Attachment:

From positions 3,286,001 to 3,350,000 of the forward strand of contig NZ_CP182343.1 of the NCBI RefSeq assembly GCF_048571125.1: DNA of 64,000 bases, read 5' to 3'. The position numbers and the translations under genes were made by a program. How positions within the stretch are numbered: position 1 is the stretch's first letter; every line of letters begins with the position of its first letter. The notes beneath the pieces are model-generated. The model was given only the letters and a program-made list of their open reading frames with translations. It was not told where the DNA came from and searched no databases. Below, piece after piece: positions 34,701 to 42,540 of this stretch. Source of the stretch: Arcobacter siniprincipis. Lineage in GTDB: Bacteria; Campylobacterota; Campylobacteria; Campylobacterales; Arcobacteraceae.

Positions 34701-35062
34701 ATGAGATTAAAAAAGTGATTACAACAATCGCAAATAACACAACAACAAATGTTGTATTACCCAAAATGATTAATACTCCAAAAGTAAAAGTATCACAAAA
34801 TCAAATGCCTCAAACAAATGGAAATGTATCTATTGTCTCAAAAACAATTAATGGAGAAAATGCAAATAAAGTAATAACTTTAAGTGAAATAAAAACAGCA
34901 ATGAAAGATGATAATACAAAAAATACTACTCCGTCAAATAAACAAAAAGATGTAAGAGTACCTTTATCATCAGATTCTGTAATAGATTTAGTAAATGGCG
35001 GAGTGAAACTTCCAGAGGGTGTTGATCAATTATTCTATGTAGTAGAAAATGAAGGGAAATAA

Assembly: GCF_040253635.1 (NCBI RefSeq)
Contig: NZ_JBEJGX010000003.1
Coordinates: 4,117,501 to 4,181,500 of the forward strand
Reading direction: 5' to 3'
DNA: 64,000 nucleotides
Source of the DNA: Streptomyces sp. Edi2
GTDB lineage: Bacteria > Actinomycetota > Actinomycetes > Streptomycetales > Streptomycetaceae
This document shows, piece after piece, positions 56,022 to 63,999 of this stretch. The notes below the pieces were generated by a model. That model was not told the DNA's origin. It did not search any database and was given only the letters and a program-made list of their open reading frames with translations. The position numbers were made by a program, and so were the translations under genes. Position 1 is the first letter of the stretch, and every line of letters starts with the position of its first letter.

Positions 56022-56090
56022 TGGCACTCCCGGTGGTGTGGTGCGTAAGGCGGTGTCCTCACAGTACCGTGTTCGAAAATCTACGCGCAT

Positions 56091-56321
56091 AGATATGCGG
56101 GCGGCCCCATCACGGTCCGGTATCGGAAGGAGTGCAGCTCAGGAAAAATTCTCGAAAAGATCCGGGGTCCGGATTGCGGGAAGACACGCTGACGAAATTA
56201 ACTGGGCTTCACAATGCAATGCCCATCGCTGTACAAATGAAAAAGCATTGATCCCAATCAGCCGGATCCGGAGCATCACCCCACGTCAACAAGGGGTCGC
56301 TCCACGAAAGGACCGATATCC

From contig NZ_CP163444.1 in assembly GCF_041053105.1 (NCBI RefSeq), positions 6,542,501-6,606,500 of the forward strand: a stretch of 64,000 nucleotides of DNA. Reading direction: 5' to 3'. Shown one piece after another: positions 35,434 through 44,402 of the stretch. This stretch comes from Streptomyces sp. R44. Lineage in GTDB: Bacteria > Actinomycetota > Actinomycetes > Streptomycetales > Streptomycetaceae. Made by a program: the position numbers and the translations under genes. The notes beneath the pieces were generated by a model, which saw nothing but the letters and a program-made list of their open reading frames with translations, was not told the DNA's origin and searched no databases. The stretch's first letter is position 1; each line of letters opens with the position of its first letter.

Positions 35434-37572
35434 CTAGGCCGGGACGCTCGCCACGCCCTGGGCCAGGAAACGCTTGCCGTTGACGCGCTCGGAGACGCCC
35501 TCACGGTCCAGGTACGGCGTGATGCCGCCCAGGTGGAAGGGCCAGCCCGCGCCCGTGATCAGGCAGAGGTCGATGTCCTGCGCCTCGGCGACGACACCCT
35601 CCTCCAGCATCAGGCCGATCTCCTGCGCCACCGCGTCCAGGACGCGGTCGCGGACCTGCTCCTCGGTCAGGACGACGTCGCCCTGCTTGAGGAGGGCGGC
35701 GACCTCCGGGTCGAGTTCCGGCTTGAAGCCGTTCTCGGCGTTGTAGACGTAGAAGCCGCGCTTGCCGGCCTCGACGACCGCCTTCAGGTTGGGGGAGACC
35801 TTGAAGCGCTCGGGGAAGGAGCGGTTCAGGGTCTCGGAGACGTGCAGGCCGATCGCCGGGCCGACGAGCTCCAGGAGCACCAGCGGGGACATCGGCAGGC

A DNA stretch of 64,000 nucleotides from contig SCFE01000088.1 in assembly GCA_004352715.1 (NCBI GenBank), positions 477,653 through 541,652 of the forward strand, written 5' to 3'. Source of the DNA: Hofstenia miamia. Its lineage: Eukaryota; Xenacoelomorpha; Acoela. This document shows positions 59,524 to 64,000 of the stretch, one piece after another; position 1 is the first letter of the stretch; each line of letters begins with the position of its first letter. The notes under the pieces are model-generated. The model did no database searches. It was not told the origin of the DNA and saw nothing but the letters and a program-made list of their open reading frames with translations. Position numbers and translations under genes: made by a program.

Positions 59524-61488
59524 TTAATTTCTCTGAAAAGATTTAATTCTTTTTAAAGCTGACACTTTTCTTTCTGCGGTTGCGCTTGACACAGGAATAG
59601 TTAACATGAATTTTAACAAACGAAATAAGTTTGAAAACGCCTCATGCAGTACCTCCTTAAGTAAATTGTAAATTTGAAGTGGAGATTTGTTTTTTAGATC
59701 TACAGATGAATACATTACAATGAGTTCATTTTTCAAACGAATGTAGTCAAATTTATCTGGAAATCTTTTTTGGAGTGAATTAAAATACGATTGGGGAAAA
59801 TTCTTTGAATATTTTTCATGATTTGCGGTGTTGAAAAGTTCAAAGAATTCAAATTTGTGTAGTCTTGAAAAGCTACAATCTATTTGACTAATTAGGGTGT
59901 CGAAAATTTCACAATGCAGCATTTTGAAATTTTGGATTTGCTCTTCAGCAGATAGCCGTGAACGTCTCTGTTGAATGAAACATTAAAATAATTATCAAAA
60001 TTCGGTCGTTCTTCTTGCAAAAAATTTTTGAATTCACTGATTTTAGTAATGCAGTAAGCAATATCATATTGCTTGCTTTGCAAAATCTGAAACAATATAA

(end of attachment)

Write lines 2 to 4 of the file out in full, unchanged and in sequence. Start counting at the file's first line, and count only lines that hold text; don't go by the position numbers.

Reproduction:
Positions 34701-35062
34701 ATGAGATTAAAAAAGTGATTACAACAATCGCAAATAACACAACAACAAATGTTGTATTACCCAAAATGATTAATACTCCAAAAGTAAAAGTATCACAAAA
34801 TCAAATGCCTCAAACAAATGGAAATGTATCTATTGTCTCAAAAACAATTAATGGAGAAAATGCAAATAAAGTAATAACTTTAAGTGAAATAAAAACAGCA